To do or not to do: the importance of ethics in teaching


“To be or not to be” is a key question in philosophy. But no less relevant is the question of “to do or not to do”, another of the central topics of philosophy: it refers to the ability of the human being to act in different ways and, therefore, to take responsibility or take charge of it. It is the question of ethics.

Wondering and thinking about what we do and what has an impact on our environment, personal, family, social and natural is to question our moral life. We attribute a moral responsibility to people based on their ability to act in one way or another and therefore freedom is a necessary condition for moral life.

The roots of morality are found in the freedom of the human being insofar as it is seen in the need to “choose” among a range of possibilities and, above all, said individual must make the right choice and take responsibility for it.

Social beings, moral beings

‘Good’ and ‘duty’ are the two fundamental moral terms and the human being, insofar as a social being, is necessarily also a moral being. And morality is a verifiable social fact in two ways:

  1. It has a specific language: imperatives, normative expressions (duty, permission, obligation, prohibition), evaluative expressions (fair, right, unfair, good, bad …) related to approval or disapproval.
  2. Its partial institutionalization in the Law. Thus, morality is a social fact (every society has a code of norms) that is lived collectively and individually (social and personal dimension of morality).

Moral lived, moral thought

When we rationally justify morality, we are doing ethics. Therefore, ethics is a reflection about morality, about the foundations of one’s own behavior.

Ethics (which is prescriptive) aims to establish and justify very general criteria that can be recommended as preferable and that allow a foundation of concrete moral norms (“something is a duty”) and, more generally, of moral judgments (“something is good”). Aranguren calls morality “lived morality” and ethics, “thought morality.”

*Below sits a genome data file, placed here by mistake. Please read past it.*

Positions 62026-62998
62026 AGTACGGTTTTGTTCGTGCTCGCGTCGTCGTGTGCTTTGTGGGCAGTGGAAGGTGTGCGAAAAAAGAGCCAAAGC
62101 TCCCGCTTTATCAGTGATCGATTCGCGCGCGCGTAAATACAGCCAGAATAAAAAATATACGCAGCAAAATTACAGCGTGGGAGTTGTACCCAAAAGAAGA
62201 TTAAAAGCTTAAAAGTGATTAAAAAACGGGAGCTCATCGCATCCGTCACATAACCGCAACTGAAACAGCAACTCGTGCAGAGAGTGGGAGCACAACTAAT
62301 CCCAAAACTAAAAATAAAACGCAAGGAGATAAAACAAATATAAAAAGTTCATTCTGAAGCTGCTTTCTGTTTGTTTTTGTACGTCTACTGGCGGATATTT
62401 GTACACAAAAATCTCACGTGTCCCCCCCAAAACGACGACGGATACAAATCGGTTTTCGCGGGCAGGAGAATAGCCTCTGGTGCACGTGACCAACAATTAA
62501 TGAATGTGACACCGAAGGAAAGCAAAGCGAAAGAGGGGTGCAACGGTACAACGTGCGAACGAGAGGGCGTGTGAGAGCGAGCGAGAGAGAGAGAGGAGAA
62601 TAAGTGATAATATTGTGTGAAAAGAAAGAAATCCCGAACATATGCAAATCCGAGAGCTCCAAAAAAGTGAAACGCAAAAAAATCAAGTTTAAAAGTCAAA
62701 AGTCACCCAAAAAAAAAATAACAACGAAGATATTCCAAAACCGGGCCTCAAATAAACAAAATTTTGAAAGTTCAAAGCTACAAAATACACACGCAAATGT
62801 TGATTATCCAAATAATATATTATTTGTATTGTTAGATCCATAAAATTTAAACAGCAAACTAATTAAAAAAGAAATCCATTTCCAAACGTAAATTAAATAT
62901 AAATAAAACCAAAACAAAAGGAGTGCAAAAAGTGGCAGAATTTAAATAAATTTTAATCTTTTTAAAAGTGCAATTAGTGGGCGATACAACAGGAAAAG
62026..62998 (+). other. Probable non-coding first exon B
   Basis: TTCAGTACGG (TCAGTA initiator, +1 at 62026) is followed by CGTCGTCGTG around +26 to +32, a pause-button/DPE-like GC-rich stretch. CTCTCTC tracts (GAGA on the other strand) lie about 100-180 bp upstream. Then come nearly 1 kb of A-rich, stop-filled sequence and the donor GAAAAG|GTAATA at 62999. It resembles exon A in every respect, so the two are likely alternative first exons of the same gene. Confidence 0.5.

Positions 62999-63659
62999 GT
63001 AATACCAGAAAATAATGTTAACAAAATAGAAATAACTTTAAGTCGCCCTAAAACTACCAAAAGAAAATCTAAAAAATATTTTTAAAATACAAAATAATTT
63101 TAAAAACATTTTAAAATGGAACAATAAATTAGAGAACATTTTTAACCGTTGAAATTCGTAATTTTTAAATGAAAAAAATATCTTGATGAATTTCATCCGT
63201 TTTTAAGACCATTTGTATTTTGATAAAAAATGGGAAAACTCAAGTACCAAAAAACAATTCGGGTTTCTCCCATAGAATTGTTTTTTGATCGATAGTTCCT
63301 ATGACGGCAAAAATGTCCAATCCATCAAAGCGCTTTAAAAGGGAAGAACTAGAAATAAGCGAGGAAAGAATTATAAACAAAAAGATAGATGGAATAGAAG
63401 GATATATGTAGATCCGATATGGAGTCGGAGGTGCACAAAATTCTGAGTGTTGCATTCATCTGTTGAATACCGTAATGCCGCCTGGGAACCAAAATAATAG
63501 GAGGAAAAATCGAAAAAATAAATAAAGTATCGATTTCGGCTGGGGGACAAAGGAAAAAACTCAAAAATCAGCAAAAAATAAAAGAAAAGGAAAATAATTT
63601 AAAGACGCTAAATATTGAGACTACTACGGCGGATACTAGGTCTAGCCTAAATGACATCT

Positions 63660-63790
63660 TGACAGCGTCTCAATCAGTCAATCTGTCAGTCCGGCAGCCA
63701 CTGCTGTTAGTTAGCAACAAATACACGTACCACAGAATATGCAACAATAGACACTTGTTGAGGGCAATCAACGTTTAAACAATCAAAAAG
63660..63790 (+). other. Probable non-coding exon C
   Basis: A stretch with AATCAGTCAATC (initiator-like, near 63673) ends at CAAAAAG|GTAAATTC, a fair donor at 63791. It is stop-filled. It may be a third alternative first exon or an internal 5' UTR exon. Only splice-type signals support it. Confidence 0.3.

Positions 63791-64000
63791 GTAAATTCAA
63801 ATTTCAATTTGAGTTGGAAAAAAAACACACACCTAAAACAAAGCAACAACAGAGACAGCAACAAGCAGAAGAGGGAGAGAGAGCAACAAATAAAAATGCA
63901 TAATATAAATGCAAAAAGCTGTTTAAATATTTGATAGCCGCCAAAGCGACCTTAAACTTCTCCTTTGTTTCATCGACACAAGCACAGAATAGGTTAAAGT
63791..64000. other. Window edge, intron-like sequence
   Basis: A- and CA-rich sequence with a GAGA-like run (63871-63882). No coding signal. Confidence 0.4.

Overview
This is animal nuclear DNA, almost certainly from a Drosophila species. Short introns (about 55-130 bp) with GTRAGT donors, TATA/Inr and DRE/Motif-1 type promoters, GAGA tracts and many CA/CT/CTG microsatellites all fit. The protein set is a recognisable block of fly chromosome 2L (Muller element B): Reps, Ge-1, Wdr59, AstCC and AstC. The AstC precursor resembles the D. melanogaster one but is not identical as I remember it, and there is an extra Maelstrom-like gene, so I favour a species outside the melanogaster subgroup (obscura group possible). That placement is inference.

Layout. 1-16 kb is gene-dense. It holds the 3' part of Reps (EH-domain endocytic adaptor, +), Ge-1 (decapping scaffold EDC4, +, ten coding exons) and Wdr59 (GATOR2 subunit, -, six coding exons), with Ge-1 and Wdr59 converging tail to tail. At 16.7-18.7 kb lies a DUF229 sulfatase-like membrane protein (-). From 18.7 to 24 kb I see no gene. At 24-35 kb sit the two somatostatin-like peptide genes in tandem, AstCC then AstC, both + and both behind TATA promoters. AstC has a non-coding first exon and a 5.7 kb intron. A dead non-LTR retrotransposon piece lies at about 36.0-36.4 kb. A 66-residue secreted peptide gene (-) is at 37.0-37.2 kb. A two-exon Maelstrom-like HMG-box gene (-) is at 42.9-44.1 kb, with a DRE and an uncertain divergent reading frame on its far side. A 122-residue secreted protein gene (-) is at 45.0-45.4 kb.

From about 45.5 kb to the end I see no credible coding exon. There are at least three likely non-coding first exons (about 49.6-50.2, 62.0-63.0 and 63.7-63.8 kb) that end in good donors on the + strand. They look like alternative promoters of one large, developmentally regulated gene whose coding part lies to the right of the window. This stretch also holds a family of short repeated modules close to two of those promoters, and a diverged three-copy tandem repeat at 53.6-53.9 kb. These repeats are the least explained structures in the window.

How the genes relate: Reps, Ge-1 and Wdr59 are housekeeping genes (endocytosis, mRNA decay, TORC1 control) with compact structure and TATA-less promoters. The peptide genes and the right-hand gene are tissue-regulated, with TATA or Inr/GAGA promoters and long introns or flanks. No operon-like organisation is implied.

Ethics is, therefore, the branch of philosophy that reflects precisely on good and duty, and is unfailingly linked to action and the practical and experiential dimension of human behavior. But only to stocks? And the omissions?

Don’t: omission

An omission is not doing something that one could (and sometimes should) have done and doesn’t do. Just as action consists of positive acting, doing, omission, on the other hand, it consists of not doing, not acting, and abstaining.

But not everything that a person does not do is an omission. We speak of omission when being able to do an activity and having some reason to do it, it is not carried out. Omissions imply avoiding an “expected” behavior in some sense (such as when parents do not feed or care for their children, or when those in danger are not helped) and these omissions can be not only intentional but also due to negligence and abandonment .

The example of euthanasia

However, it is not easy to distinguish actions from omissions. On the one hand, the very characterization of behaviors as active or omisive is determined by the evaluations made of these behaviors: people tend to classify the behaviors that seem morally more acceptable as omission and those that are most unacceptable to us as active .

For example, in matters as debated as euthanasia, it is argued that one cannot act to kill although it is permissible to omit to let die (limitation of life support effort).